Despite the holiday season being just around the corner, many Manitoba small business owners are feeling less than jolly as they remain stressed out about the pressures of inflation, staffing shortages, supply chain disruptions and unpredictable consumer spending habits.
For many small businesses, the holiday shopping season is the most important sales event of the year. Yet, according to the latest Monthly Business Barometer from the Canadian Federation of Independent Business (CFIB) — a tool which tracks small business confidence over the long- and short-term — small business optimism remains critically low, particularly in the retail and hospitality sectors.
This indicates that while things may have started to look “normal” on the surface, there is still a long road ahead to recovery.
As of now, less than half of Manitoba’s small businesses have returned to pre-pandemic sales and the majority are still dealing with significant pandemic-related stress and debt — which for the average small business owner in Manitoba is still sitting at around $100,000.
This unfortunate reality has left many to wonder if they will ever recover or if they should just close their doors.
Given the current challenges small businesses are facing, namely sky-rocketing fuel, food and input costs, it’s easy to understand why small firms need help to alleviate their financial burden.
Recently, some support from the provincial government has provided a glimmer of hope for those Manitoba small business owners who are still struggling. As we head into the winter months, small business owners are hoping to see governments continue to take action to support small business recovery. Specifically, they would like governments to focus on reducing the overall tax burden, tackling labour shortages, addressing supply chain disruptions, and cutting red tape.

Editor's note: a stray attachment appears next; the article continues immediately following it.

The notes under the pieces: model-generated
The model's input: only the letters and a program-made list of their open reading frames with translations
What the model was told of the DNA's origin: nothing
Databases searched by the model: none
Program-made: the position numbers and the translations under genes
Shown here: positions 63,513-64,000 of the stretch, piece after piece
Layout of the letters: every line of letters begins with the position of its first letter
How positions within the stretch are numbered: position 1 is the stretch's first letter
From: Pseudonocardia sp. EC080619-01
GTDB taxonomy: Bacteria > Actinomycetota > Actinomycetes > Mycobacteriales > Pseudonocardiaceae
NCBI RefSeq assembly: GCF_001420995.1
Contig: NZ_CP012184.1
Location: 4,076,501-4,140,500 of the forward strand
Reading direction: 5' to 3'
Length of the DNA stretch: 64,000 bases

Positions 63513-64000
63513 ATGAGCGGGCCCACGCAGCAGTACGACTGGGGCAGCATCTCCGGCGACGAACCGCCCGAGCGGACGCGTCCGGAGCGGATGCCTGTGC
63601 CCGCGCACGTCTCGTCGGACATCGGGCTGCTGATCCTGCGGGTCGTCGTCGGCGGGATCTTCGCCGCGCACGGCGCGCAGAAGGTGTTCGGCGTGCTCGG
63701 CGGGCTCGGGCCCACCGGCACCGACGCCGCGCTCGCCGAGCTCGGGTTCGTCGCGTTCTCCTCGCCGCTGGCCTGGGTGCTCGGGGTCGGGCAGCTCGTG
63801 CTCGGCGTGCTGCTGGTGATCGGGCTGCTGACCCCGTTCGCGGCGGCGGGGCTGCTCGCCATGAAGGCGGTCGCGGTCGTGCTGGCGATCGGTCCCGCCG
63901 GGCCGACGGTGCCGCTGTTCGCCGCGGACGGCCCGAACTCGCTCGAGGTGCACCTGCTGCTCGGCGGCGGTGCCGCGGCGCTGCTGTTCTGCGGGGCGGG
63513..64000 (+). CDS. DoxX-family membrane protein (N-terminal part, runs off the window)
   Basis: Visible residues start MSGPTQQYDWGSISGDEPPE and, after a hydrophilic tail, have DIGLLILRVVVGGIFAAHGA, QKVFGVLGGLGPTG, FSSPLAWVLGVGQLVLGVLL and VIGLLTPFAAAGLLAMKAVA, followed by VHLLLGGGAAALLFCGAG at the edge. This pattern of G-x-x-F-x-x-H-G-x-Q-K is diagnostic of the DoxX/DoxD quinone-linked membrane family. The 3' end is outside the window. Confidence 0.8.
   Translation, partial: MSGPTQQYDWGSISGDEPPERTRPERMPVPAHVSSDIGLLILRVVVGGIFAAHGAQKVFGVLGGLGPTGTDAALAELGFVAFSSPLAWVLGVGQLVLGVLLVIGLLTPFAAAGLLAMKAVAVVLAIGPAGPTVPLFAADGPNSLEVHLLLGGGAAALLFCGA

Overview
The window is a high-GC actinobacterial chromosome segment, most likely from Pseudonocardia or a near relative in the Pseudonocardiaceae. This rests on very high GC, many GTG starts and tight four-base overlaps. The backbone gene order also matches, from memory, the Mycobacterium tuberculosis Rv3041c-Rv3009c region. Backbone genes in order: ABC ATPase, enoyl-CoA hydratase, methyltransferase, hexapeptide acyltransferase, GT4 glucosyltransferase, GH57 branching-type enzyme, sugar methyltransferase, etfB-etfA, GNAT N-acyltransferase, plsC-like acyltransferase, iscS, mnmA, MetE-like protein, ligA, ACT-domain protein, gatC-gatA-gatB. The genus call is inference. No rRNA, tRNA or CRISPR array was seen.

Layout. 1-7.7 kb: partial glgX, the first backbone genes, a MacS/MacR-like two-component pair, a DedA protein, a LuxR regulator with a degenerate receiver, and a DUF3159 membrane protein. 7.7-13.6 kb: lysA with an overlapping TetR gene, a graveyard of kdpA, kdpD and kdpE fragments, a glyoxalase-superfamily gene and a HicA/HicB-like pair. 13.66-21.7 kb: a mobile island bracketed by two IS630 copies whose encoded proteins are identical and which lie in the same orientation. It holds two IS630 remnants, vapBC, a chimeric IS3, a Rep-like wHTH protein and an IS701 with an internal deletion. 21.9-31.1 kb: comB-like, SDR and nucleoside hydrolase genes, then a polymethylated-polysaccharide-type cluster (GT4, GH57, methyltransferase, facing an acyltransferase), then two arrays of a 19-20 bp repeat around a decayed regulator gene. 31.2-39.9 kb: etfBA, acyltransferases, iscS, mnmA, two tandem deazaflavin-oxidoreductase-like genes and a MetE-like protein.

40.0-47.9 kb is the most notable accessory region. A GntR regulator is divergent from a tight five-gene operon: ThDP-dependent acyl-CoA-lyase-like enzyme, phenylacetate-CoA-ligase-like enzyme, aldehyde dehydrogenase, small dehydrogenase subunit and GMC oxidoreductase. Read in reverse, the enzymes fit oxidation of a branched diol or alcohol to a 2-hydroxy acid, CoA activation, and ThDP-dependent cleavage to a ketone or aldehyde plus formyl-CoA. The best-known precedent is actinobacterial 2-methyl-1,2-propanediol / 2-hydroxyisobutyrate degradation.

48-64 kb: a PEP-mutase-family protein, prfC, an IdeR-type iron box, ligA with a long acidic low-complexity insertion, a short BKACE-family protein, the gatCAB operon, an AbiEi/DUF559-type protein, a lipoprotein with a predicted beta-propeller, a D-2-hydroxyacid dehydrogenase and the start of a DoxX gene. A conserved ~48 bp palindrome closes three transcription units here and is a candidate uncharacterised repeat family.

Provincial measures such as increasing the exemption threshold for the payroll tax, creating a tax competitiveness working group to recommend needed changes to Manitoba’s tax measures, and committing to further red tape reduction efforts have all been well-received by small businesses.
In response to a recent CFIB survey, 60% of business owners said that if governments were to reduce the overall tax burden, they would use those savings to pay down their business debt. More than half (54%) would use the savings to increase employee compensation, such as wages and benefits, and 35% would try to hire additional employees — however, given the current tight labour market, there’s no guarantee they’d be successful.
Many small business owners have tried all they can to fill vacant positions, including offering higher wages, yet nothing has proven to be a silver bullet. There remains a persistent lack of applicants.
Business owners have found themselves working more hours to make up for the shortage of staff despite being on the brink of completely burning out.
In addition, small business owners have tried hard to avoid increasing their prices but as the pressures of inflation continue to drive up operating costs, many have been left with no choice.
Since mid-2021, 87% of Manitoba small business owners report having increased their prices more than usual over the past year to make up for rising costs, and 32% of businesses are planning to raise their prices by at least another 6% over the next 12 months. Many are fearful these price increases will further deter customers, and that could mean the final nail in the coffin for some.
While we hope to see all levels of government continue to focus on policies that will help small businesses cope with these challenges, we all can play a part in helping businesses weather the storm they are currently experiencing.
CFIB encourages everyone to remember to support local this holiday season. We invite you to kick off your holiday shopping with us on Small Business Saturday, a celebration on Nov. 26, to champion shopping local. Your favourite small businesses pour their hearts into what they do every day. This Small Business Saturday®, join us in showing them the love they deserve.
— Brianna Solberg is a senior policy analyst for the Canadian Federation of Independent Business